Standing for inclusivity and keeping the sport a safe space is not new to the seven-time world champion. In recent months, he also came out in defence of Susie Wolff, the managing director of F1 Academy, former racer and wife of Toto.

The F1 power couple were claimed to be under investigation for an alleged conflict of interest, given their different but important roles in racing.

A week later, it was confirmed that neither were being investigated, but the issue raised speculation as to their integrity and Susie in particular came under fire.

Speaking out on the issue, Hamilton was fiery in his condemnation of the way the sport’s governing body had behaved towards Susie.

Susie Wolff is the managing director of F1 Academy
Lewis Hamilton spoke up in support of Toto Wolff and Susie Wolff

He said at the time: "A disappointing week, really, to see that the governing body of our sport has sought to question the integrity of one of the most incredible female leaders we've ever had in our sport, with Susie Wolff, without questioning, without any evidence.

"And then just saying sorry at the end, and that's just unacceptable.”

Once again, he made sure to relate the individual circumstances the Wolffs had faced to wider issues that need addressing in the sport, saying: "There is a constant fight to really improve diversity and inclusion within the industry.

“It seems there are certain individuals in the leadership within the FIA that, every time we try to make a step forward, they try to pull us back, and that has to change."

Hamilton: Female drivers are being heard

The seven-time world champion has also used his global profile to raise awareness for equality and inclusivity in the sport.

He has previously discussed how he enjoyed watching the now defunct W Series, saying he wants female drivers to know they are ‘being watched and being heard’.

F1 Academy seeks to help young female drivers into the sport

He said in June: “ I really enjoyed watching the W Series when I was in Austin, I think it was last year, but I like to go on the pit wall and watch them.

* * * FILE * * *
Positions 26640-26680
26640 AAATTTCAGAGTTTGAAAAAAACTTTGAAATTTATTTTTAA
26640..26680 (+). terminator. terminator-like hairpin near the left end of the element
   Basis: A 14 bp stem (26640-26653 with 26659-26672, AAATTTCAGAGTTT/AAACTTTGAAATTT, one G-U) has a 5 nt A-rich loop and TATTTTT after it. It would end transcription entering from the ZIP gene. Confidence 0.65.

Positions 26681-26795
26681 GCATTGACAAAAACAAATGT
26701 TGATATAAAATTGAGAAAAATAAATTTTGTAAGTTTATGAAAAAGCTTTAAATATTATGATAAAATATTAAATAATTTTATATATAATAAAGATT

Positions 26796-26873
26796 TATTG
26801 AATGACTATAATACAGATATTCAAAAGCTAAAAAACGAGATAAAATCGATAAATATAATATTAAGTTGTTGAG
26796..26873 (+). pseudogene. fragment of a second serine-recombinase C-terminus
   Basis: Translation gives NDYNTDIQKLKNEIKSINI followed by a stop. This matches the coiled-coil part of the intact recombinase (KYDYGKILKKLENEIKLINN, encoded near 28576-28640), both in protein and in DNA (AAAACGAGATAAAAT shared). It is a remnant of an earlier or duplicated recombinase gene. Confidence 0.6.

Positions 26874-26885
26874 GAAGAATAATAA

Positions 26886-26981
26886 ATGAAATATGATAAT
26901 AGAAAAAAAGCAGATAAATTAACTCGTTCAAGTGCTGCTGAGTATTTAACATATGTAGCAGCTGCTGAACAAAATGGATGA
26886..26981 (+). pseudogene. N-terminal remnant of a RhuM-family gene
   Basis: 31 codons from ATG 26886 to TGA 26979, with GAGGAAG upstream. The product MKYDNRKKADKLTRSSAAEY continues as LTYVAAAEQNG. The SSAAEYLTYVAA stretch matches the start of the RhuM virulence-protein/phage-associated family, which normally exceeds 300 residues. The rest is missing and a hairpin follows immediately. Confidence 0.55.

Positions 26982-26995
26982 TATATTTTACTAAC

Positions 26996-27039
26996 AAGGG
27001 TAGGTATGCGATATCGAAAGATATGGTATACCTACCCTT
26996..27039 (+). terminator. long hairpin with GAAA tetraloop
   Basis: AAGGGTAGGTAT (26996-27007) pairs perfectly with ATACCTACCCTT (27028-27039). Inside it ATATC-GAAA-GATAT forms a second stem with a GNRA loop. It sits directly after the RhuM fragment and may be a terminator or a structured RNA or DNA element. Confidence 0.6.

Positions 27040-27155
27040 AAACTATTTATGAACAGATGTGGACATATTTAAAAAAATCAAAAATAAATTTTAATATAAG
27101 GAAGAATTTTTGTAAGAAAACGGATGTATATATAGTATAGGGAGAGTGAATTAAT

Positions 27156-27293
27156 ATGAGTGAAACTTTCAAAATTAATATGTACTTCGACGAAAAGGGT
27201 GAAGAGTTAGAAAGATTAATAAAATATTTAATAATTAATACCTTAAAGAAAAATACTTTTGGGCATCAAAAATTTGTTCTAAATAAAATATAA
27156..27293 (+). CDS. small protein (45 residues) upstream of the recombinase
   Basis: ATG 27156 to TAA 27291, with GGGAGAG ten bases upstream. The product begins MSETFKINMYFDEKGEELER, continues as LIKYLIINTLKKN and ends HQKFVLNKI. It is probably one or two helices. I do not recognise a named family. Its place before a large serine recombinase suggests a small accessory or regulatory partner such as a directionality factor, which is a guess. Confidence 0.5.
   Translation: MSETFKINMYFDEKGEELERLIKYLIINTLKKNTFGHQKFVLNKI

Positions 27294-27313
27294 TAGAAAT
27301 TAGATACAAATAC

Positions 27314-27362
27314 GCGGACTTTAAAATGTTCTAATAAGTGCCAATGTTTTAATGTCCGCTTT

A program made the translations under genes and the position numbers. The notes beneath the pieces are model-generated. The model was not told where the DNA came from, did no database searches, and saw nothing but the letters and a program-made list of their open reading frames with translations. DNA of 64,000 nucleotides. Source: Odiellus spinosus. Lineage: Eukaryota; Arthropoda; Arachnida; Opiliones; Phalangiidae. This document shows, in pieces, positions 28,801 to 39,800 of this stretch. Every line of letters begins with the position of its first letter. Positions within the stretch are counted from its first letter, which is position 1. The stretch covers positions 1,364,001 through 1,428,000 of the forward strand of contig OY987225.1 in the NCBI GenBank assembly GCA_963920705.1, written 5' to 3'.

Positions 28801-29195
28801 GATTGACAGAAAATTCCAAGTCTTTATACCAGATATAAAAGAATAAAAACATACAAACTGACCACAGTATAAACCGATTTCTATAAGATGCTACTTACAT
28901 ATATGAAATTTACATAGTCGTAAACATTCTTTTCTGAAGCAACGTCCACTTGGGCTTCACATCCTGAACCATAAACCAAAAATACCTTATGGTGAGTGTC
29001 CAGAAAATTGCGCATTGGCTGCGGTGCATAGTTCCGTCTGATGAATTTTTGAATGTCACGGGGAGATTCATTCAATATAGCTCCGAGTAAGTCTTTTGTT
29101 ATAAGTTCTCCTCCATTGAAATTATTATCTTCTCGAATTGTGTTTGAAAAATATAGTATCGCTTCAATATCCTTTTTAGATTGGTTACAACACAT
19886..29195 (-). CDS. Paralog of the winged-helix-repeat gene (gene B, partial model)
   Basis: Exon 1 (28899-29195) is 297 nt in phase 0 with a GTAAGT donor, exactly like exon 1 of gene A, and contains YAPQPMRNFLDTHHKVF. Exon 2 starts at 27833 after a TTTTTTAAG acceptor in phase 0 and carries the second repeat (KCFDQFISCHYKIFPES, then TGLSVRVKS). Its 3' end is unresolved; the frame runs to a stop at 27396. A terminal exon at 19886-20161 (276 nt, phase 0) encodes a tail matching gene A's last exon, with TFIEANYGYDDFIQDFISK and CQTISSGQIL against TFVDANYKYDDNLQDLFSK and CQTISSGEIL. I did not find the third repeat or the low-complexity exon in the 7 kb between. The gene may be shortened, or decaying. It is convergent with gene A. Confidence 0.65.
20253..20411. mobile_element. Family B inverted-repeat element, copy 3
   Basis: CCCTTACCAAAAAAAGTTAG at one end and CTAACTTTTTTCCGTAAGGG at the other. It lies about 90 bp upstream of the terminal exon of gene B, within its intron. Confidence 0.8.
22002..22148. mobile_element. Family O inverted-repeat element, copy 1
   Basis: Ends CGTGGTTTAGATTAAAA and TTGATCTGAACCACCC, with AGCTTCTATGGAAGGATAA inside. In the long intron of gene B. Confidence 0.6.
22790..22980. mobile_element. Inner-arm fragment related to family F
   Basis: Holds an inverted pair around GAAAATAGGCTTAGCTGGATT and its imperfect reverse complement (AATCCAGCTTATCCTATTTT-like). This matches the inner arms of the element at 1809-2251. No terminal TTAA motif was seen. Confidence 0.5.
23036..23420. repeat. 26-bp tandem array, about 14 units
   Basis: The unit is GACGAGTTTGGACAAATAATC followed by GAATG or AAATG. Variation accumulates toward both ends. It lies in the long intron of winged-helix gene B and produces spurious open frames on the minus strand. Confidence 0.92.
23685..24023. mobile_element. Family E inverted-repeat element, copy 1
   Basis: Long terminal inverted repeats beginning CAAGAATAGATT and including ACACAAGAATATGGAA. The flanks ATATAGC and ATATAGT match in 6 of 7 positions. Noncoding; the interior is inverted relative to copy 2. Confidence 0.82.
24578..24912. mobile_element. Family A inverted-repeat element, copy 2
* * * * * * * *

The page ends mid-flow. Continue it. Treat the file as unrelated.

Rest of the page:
“I thought that it was really important to go down to the paddock and get to meet them. I don't get time a lot through the weekend to go down and visit GP 2, [which is] where I came from."

Not only that, but Hamilton has demanded ‘real research’ into the roots of the sport’s inequalities, in order that they can be addressed.

Asked about F1 Academy last year, he said: "I have got to acknowledge something is being done.

"But if there was actually real research to find out why there is a small group of women, such a lack of women coming through, having the opportunity, we probably go back to karting, you would find it is not equal in go-karts.

"From my own experience, in the years I raced there were probably only two or three girls in my whole karting career, from eight to 16. There will probably be 40 boys and one girl maybe.

"So you have got to create a more inclusive environment. Inclusivity is an issue all the way down into karting so you can have a bigger pipeline of younger women trying to come through. Then that class will be good."

With figures like Hamilton in the sport, backing up the important work of Susie and her peers in women’s racing, paddocks are likely to feel more equal in gender in the future.

And in the sport as a whole, knowing a seven-time world champion is an advocate for female safety, gender equality and diversity in F1 is likely to inspire and reassure many.

READ MORE: Wolff hints at driver to help deal with Hamilton 'curveball'